FILE - NH Dover downtown

Downtown Dover, New Hampshire.

(The Center Square) – A key legislative committee has approved a plan to exempt thousands of New Hampshire businesses from paying state taxes on federal pandemic relief loans.

A bipartisan proposal, which cleared the House Ways and Means Committee on Tuesday, would eliminate state taxes on the federal Paycheck Protection Program for more than 41,000 businesses that received the disaster loans.
 
The committee's unanimous vote to pass the measure tees it up for a vote in the House of Representatives next week. The bill was previously approved by the Senate. 
 
Lawmakers say with the state's economy rebounding from the pandemic it can afford to give back to businesses that have struggled to survive in the past year. The state has surplus revenues that could be used to offset the impact to tax coffers, they said.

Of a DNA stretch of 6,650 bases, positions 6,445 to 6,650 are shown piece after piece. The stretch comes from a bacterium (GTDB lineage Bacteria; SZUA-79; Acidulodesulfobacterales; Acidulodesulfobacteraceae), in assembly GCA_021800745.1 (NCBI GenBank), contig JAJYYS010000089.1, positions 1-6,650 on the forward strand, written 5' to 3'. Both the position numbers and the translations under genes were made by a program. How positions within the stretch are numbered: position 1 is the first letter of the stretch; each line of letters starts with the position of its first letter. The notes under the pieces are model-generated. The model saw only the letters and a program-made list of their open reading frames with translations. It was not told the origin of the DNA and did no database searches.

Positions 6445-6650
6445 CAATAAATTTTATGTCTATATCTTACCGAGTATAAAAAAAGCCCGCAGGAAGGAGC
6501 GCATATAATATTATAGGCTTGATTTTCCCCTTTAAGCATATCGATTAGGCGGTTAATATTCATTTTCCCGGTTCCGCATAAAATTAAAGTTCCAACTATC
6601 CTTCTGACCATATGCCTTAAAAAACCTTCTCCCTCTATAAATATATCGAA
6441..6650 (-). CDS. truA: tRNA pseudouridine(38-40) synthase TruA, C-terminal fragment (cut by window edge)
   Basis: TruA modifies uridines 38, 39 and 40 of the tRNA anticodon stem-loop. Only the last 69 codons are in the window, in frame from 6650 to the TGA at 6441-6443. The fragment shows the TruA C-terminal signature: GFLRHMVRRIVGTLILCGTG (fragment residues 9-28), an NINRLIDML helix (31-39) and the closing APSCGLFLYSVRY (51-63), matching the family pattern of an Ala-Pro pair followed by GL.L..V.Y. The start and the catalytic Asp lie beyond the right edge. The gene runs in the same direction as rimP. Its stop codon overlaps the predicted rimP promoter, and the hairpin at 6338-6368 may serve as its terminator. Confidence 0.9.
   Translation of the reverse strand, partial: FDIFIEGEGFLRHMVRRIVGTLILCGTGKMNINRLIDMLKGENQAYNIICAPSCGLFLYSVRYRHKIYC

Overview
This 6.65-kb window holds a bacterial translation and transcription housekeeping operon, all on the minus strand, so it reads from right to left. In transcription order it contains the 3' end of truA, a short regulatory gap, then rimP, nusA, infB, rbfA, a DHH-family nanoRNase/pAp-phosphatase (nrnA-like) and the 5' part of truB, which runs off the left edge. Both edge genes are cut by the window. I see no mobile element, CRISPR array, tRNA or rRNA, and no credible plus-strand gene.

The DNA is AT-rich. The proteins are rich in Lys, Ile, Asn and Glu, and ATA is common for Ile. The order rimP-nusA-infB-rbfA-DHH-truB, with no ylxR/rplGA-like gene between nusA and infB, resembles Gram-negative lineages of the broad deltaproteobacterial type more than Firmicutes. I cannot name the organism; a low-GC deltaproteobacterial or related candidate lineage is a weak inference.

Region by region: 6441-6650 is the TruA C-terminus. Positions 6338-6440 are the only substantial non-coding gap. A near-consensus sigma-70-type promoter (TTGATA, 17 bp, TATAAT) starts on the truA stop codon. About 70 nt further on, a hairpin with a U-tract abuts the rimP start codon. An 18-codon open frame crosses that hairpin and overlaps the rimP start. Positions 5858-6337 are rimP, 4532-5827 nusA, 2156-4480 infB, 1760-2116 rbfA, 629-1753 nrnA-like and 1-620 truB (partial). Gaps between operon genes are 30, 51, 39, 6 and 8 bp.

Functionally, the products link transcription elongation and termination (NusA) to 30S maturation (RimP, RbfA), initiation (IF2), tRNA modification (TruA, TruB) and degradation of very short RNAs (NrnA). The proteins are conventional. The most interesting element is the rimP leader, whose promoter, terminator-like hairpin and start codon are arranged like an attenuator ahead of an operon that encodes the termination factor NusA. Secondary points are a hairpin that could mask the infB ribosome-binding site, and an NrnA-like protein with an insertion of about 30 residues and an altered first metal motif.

"The state can afford to cover the lost revenue in future years if it is managed properly and I am confident it will be," Rep. Patrick Abrami, R-Stratham, vice chair of the committee, said Tuesday during a live streamed hearing on the bill. "We are doing our part in helping New Hampshire businesses rebound post pandemic."
 
The state Department of Revenue Administration estimates the impact to state coffers ranging from about $80 million to $135 million.

The Paycheck Protection Program was approved as part of the $2.2 trillion CARES Act passed by Congress in March to help keep small businesses afloat during the current pandemic.

Under the law, borrowers are eligible for PPP loan forgiveness if at least 60% of the proceeds go toward payroll expenses.

A second pandemic relief package approved by Congress in December provided another round of forgivable PPP loans, and allowed businesses to claim tax deductions for the expenses they covered with forgiven loan proceeds.

More than 41,100 New Hampshire businesses received about $3.7 billion through the first round of the loan program, according to U.S. Treasury data.

Congress exempted PPP loans from federal income taxes, but New Hampshire is one of 18 states where loans are taxed, according to the Washington, D.C.-based Tax Foundation.
 
Gov. Chris Sununu has pledged to sign the bill when it reaches his desk.